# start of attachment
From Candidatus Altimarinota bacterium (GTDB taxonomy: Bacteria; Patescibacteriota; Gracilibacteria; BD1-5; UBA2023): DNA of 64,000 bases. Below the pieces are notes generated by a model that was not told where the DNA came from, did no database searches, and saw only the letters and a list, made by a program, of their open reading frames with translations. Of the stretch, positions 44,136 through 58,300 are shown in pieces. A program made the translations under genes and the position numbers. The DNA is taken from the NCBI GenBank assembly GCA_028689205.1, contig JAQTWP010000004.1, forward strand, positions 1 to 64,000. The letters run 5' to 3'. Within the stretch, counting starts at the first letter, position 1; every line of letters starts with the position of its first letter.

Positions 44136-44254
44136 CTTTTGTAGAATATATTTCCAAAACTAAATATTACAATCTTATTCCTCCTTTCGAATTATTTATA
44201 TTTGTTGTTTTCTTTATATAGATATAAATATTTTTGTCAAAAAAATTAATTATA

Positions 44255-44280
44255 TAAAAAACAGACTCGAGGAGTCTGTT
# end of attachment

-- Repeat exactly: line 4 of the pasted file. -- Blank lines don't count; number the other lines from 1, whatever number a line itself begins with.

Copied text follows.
44201 TTTGTTGTTTTCTTTATATAGATATAAATATTTTTGTCAAAAAAATTAATTATA